What unfolds is not easy — the filmed presentation begins with a trigger warning:”This play is about imperialism, racism and colonialism and contains scenes of racially motivated violence that some may find distressing.” There are also no easy answers.
“Les Blancs” debuted at the Longacre, with James Earl Jones in the central role of Tshembe, in 1970, which was 11 years after the opening of Hansberry’s first play “A Raisin in the Sun” – and five years after her death, at the age of 34 from cancer. Hansberry had not finished the play; it was “adapted” by her widower Robert Nemiroff , and later “restored” by Nemiroff’s daughter by a second marriage, Joi Gresham, director of the Lorraine Hansberry Literary Trust.
If Hansberry’s first play was met with great acclaim by critics and audiences alike — “It was as if the audience that night uniquely understood that they had not just seen a play but had attended a historical event,” Raisin’s producer recalled of its opening night, and the accolades continue six decades later — the response to “Les Blancs” has been more mixed and more muted.
But it too can be understood as a historical event, albeit in a different way. In the year in which Hansberry started writing “Les Blancs,” 1960, there were 17 African nations that gained their independence from colonial powers Britain, France and Belgium. A couple of leaders of those nations (and the nations that followed) had been students of Hansberry’s uncle, a Harvard-trained professor of African studies, which helps explain the playwright’s interest in African colonial struggles from an early age. She even studied Africa as a student of the great W.E.B. Du Bois (For more on her endlessly compelling biography, see my review of “Looking for Lorraine”)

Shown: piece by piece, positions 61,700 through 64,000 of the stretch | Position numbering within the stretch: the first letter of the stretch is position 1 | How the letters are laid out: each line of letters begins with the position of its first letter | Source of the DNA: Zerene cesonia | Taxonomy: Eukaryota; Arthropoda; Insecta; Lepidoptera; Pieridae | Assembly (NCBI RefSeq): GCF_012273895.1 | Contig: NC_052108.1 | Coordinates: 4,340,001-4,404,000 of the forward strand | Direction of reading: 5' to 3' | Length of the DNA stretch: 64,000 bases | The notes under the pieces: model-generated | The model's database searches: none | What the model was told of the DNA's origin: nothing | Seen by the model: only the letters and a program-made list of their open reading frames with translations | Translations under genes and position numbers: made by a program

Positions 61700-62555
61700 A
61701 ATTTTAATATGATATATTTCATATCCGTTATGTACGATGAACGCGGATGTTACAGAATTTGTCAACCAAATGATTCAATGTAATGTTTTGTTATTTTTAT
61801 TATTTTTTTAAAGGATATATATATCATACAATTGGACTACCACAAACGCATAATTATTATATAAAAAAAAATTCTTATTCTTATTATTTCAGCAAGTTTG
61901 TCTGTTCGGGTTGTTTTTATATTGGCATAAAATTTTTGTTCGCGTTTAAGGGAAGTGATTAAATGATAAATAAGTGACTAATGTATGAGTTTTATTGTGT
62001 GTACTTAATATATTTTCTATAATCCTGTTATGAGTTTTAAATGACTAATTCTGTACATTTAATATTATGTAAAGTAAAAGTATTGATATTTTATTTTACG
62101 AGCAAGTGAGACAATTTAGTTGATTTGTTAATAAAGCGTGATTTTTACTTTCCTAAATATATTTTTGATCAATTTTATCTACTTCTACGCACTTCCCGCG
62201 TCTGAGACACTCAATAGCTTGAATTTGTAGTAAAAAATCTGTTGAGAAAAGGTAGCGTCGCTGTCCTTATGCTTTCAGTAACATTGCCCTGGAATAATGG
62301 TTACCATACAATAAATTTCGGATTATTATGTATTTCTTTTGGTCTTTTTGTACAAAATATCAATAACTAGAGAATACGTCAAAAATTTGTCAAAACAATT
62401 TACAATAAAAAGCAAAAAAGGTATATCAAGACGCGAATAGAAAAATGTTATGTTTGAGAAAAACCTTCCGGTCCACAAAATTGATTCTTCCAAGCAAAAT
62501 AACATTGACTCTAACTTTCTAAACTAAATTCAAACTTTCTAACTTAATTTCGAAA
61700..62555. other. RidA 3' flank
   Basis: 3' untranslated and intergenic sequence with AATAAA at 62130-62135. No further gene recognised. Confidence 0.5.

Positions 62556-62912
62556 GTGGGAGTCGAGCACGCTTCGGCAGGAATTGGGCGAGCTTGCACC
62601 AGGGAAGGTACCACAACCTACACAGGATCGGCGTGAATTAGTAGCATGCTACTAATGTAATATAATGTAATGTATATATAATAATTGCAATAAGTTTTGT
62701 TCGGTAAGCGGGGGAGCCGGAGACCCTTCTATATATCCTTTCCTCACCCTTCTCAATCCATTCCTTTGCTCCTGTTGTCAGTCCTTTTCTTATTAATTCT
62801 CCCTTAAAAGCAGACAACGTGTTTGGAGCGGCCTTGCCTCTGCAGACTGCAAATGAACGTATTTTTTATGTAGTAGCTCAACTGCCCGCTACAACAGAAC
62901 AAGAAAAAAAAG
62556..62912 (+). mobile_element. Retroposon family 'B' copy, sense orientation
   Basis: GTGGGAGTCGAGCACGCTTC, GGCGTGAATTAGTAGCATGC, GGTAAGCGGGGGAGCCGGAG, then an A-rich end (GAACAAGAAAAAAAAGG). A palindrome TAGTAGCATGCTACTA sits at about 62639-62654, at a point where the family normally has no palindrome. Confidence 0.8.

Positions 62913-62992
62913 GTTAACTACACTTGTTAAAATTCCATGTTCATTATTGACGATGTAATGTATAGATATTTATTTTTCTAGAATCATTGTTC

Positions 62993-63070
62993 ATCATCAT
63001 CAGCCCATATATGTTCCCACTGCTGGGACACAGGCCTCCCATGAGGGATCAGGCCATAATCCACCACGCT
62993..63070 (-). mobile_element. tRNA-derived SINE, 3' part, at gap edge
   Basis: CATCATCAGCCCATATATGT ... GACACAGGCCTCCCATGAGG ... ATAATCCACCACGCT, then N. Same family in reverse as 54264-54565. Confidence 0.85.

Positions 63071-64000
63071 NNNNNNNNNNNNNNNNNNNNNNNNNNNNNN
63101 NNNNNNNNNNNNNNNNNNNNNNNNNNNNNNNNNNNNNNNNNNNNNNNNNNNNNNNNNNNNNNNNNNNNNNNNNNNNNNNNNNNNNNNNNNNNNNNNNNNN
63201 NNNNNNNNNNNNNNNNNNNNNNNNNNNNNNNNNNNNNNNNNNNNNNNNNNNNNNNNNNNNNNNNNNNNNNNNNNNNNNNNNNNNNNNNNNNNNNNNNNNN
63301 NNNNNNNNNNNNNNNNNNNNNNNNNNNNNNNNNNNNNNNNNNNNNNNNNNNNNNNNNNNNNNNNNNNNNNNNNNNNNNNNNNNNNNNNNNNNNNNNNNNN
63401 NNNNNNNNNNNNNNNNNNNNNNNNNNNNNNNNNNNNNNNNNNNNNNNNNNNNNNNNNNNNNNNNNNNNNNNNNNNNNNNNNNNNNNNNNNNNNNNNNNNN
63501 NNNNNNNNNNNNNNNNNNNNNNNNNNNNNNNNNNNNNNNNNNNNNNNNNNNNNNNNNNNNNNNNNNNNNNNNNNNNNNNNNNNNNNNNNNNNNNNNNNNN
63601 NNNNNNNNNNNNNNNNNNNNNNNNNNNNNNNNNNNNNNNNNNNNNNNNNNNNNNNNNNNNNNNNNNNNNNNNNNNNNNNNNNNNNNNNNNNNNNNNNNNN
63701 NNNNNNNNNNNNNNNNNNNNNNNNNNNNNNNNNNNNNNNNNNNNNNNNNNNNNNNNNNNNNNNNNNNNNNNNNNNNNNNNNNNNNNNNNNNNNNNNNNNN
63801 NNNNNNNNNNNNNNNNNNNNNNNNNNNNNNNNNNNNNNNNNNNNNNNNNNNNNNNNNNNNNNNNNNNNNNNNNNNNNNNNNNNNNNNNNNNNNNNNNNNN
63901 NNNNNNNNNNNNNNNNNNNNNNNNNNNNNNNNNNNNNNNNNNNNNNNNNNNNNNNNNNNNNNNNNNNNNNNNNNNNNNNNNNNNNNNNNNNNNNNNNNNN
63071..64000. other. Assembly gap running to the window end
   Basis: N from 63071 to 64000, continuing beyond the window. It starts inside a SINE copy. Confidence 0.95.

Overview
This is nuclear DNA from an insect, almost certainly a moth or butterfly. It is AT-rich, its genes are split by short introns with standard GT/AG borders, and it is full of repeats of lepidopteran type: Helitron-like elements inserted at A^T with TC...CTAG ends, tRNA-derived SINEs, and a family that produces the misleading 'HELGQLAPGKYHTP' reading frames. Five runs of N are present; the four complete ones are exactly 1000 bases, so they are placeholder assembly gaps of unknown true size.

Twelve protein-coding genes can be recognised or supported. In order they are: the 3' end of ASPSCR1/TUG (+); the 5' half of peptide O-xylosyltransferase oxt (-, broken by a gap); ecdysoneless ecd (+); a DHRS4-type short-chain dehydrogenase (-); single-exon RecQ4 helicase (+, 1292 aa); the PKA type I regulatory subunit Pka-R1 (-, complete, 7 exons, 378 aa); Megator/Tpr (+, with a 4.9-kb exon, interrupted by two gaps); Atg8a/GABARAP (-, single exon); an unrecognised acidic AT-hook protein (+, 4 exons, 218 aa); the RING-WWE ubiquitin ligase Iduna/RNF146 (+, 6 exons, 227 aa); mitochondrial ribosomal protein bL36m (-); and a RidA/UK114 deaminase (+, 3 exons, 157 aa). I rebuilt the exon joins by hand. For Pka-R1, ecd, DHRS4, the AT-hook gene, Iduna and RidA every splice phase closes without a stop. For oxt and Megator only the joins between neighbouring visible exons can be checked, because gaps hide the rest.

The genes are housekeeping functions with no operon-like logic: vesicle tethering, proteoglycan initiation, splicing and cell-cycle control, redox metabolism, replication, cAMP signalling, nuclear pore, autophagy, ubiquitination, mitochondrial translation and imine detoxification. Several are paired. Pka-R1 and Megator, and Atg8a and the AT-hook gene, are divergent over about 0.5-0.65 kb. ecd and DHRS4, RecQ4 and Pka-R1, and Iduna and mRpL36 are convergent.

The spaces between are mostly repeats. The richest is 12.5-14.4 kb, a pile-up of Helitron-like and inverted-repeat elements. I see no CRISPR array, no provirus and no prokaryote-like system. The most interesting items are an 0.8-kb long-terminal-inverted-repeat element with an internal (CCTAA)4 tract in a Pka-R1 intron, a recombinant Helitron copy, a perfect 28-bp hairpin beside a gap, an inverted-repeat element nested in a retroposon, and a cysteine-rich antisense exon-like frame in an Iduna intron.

Astute theatergoers will recall the character of Asagai, the African intellectual who was one of sister Beneatha’s suitors in “A Raisin in the Sun.” Asagai could arguably be seen as a first draft for (or at least first cousin of) Tshembe in “Les Blancs,” who is an educated African who has traveled the world, including the United States.
Hansberry entitled her play “Les Blancs” (The Whites) as a shrewdly shrouded criticism of Jean Genet’s “Les Nègres’(The Blacks) which she reportedly felt treated Africans like exotic Others.
What makes “Les Blancs” work in the National Theatre production is that nobody is the Other, even the scary Major, each character given their due, each performance worthy of Lorraine Hansberry’s writing.
Written by Lorraine Hansberry
Adapted by Robert Nemiroff, restored text directed by Joi Gresham
Director: Yaël Farber
Designer: Soutra Gilmour
Lighting Designer: Tim Lutkin Music and Sound: Adam Cork Movement Director: Imogen Knight Fight Director: Kev McCurdy Music Director: Joyce Moholoagae Dramaturg: Drew Lichtenberg
Mrs Ryder: Amy Forrest
The Woman: Sheila Atim
Abioseh Matoseh: Gary Beadle
Peter: Sidney Cole
Charlie Morris: Elliot Cowan
Dr Willy Dekoven: James Fleet
Major George Rice: Clive Francis
Eric: Tunji Kasim
Dr Martha Gotterling: Anna Madeley
Ngago: Roger Jean Nsengiyumva
Madame Neilsen: Siân Phillips
Tshembe Matoseh: Danny Sapani
Boy: Xhanti Mbonzongwana
Ensemble: Anna-Maria Nabirye, Daniel Francis-Swaby, Mark Theodore Matriarchs & Singers (Ngqoko Cultural Group): Nofenishala Mvotyo, Nogcinile Yekani Nomaqobiso, Mpahleni (Madosini) Latozi